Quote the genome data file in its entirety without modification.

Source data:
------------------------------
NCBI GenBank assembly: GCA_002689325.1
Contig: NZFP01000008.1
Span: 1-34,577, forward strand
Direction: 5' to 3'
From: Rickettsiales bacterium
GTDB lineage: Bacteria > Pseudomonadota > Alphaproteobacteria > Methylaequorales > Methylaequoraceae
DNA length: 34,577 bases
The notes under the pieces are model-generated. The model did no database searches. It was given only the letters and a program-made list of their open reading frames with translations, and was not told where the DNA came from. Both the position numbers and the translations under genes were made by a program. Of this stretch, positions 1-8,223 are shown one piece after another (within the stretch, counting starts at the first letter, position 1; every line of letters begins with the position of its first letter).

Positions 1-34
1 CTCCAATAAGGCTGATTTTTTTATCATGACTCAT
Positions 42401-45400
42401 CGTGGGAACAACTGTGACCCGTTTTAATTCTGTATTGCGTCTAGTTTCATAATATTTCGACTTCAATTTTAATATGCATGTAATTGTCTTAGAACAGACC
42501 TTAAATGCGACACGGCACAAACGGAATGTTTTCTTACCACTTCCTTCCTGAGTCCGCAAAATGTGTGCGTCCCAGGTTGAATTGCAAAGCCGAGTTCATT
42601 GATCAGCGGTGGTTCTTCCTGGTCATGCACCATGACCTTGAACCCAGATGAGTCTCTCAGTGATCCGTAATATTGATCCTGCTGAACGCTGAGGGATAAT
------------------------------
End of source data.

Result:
NCBI GenBank assembly: GCA_002689325.1
Contig: NZFP01000008.1
Span: 1-34,577, forward strand
Direction: 5' to 3'
From: Rickettsiales bacterium
GTDB lineage: Bacteria > Pseudomonadota > Alphaproteobacteria > Methylaequorales > Methylaequoraceae
DNA length: 34,577 bases
The notes under the pieces are model-generated. The model did no database searches. It was given only the letters and a program-made list of their open reading frames with translations, and was not told where the DNA came from. Both the position numbers and the translations under genes were made by a program. Of this stretch, positions 1-8,223 are shown one piece after another (within the stretch, counting starts at the first letter, position 1; every line of letters begins with the position of its first letter).

Positions 1-34
1 CTCCAATAAGGCTGATTTTTTTATCATGACTCAT
Positions 42401-45400
42401 CGTGGGAACAACTGTGACCCGTTTTAATTCTGTATTGCGTCTAGTTTCATAATATTTCGACTTCAATTTTAATATGCATGTAATTGTCTTAGAACAGACC
42501 TTAAATGCGACACGGCACAAACGGAATGTTTTCTTACCACTTCCTTCCTGAGTCCGCAAAATGTGTGCGTCCCAGGTTGAATTGCAAAGCCGAGTTCATT
42601 GATCAGCGGTGGTTCTTCCTGGTCATGCACCATGACCTTGAACCCAGATGAGTCTCTCAGTGATCCGTAATATTGATCCTGCTGAACGCTGAGGGATAAT